Let’s set the record straight. Despite what we see in comic strips and cartoons, dogs do not hate cats. Yes, the signals and behaviors that cats and dogs use to communicate are different and can lead to signals of aggression, fear, dominance, friendship, or territoriality being misinterpreted by the other species. However, those differing signals are really no different than what we read about in John Gray’s classic book, Men are from Mars, Women are from Venus. Just like Gray’s observations that “men and women think and act in fundamentally different ways around a lot of things” – cats and dogs do as well.
The good news for pet owners with both cats and dogs is we humans can rear and train our pets properly to relate well with each other. This is especially true when owners are taking equally good care of them. According to Dr. Jesus Aramendi, Senior Veterinarian at Chewy, “If you have both a dog and cat and your dog antagonizes your cat, this could potentially result in a dangerous fight where one pet or both could end up injured.” Confront the problem sooner rather than later. “I highly recommend not waiting to take action,” he says.
Why Do Dogs Chase Cats?
Before we explore the six steps to establish peace between our fundamentally different furry friends, it is helpful to explore, why dogs chase cats? As in most cases with dogs, it’s all about instinctual behavior. “Many dogs have innate hunting instincts born out of their wolf ancestry, and unfortunately, that manifests in dogs chasing things that are small and speedy,” says Dr. Aramendi. This chasing behavior manifests much more strongly in certain dogs than in others. “If you have a herding or hunting breed such as Shepherds, Cattle Dogs, Retrievers, or Pointers, they may be especially inclined to chase after cats,” he says.
Like other issues we have explored in our blog, we don’t have to live with behaviors we do not like just because “dogs will be dogs.” Your cat may be very tantalizing to your prey-driven pooch. Even though you may not be able to rid your pup of her chase behavior and prey drive, you may be able to train her not to go after the cat and other undesirables through positive reinforcement training. As dog owners, we get to set the rules.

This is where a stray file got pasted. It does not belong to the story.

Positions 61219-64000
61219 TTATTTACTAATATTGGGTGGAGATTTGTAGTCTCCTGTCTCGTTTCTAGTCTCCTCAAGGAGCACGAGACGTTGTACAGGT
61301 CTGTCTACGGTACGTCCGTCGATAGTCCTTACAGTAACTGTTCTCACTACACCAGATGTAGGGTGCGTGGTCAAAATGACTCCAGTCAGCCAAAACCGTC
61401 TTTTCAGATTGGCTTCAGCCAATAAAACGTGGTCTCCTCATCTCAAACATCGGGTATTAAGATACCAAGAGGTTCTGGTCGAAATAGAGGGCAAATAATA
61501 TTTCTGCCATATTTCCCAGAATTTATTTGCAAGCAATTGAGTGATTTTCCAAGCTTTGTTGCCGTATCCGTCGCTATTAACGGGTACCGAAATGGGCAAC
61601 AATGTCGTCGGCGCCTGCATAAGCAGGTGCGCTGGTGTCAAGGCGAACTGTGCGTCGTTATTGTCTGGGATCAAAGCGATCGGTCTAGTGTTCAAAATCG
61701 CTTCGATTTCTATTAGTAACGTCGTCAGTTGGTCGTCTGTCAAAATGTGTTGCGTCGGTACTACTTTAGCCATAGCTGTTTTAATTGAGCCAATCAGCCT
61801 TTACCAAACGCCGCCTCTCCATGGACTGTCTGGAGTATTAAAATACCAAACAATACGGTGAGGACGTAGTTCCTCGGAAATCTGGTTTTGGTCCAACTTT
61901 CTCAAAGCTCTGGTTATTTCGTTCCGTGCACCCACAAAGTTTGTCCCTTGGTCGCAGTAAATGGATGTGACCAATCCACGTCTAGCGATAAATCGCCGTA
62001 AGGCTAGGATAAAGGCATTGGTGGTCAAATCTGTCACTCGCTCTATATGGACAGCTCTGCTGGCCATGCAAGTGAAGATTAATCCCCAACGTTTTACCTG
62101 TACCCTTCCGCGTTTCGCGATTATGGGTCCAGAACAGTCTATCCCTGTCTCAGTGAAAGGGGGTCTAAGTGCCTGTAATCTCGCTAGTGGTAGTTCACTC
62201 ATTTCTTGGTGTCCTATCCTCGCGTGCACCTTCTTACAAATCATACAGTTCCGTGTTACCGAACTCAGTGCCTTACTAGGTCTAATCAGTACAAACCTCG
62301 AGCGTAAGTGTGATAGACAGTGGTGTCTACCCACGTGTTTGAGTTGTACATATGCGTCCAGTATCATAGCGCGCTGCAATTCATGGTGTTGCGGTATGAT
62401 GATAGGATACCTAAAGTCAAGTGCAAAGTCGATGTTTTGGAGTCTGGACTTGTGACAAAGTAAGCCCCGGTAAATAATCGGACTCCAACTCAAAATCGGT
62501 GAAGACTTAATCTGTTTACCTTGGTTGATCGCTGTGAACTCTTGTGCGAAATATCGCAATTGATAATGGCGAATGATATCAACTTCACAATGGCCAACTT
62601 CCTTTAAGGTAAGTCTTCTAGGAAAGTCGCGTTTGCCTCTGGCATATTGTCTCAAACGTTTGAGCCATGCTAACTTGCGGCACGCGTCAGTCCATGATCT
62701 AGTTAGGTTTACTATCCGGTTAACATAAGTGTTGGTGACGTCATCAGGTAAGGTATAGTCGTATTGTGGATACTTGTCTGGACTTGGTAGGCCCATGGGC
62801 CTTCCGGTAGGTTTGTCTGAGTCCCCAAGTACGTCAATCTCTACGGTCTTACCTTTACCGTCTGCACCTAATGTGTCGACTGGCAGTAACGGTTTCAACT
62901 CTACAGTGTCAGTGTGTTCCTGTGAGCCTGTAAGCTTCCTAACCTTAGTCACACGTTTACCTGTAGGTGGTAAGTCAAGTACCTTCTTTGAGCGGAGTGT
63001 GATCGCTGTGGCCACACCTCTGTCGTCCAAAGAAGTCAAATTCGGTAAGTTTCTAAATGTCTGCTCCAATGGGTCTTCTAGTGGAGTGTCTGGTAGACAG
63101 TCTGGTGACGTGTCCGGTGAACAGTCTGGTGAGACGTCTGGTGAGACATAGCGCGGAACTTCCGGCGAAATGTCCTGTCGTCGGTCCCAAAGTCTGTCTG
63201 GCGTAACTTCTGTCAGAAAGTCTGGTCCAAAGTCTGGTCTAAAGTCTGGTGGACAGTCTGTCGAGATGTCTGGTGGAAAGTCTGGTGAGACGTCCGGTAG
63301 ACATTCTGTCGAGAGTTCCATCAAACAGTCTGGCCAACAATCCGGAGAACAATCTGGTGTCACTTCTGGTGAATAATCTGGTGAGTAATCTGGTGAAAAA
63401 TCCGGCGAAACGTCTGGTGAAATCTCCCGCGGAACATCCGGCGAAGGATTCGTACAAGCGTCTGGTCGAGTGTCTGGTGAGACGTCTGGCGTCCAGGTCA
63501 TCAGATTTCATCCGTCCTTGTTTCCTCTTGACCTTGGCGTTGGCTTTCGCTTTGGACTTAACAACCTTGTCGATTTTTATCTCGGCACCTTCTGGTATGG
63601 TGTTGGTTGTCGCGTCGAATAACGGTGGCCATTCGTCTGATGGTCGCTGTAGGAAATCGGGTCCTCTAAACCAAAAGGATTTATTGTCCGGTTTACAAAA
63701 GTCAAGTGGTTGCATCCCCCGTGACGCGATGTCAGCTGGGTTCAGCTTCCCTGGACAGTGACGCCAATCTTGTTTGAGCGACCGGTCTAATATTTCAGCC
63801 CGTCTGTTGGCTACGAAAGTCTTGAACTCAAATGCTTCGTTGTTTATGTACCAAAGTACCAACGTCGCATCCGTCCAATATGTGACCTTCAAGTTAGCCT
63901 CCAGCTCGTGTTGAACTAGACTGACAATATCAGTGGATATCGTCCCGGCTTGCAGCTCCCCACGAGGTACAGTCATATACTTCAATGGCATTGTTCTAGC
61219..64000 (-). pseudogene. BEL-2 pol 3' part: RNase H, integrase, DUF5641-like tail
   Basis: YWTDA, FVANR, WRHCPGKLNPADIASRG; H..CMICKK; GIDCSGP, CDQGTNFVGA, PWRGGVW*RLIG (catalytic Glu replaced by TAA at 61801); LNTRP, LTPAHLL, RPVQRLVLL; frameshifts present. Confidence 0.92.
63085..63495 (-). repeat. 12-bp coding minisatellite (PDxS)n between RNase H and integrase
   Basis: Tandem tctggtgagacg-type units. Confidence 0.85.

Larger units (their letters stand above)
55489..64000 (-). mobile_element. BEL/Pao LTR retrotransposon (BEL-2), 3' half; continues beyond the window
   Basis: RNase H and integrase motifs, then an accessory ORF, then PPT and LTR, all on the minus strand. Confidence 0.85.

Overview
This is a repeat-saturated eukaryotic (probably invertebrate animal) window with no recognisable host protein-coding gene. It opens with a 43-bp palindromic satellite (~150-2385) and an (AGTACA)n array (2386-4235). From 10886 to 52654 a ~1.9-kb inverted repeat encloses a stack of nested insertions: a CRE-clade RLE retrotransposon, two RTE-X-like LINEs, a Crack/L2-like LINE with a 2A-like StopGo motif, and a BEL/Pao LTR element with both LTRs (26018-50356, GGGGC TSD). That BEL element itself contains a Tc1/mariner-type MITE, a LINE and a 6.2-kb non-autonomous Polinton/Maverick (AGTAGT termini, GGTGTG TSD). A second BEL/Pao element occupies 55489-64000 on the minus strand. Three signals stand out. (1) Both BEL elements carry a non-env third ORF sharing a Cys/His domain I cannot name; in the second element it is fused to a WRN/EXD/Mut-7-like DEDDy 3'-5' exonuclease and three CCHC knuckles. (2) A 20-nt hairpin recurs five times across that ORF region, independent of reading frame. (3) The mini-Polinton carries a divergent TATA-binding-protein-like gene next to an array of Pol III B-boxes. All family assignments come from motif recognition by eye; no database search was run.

Countering instinctual behavior is no small feat, but it can be done—and nor does it really mean that your dog is “bad.” Dr. Aramendi explains, “Your dog may have very little control over the rush it feels when chasing a cat or an animal. But that doesn’t mean that you should throw up your hands and let it persist.”
What You Can Do
Just like with people, first impressions can be incredibly powerful. Introducing unfamiliar animals to each other isn’t something that should be done hastily. Please do not just throw them into the deep end and hope they’ll work it out. The fundamental differences between cats and dogs suggests their instincts will take over and will result in an unsuccessful pairing. It is recommended to keep dogs and cats separate for at least the first 3-4 days. The following six steps provide the recipe for a cat and dog friendship.
To begin with, make sure your cat always has access to a dog-free sanctuary. The goal is to allow the pets to get used to each other’s presence and scents without face-to-face contact. Even if they can’t see each other, they can hear and smell each other.
- Sanctuary rooms can be any size but must have a secure door and ceiling.
- The space should include a litter box, scratching post, water, food bowl, and toys.
- Make sure to cat-proof the space by removing any poisonous plants, medicines, fragile items, and hiding or tying up cords.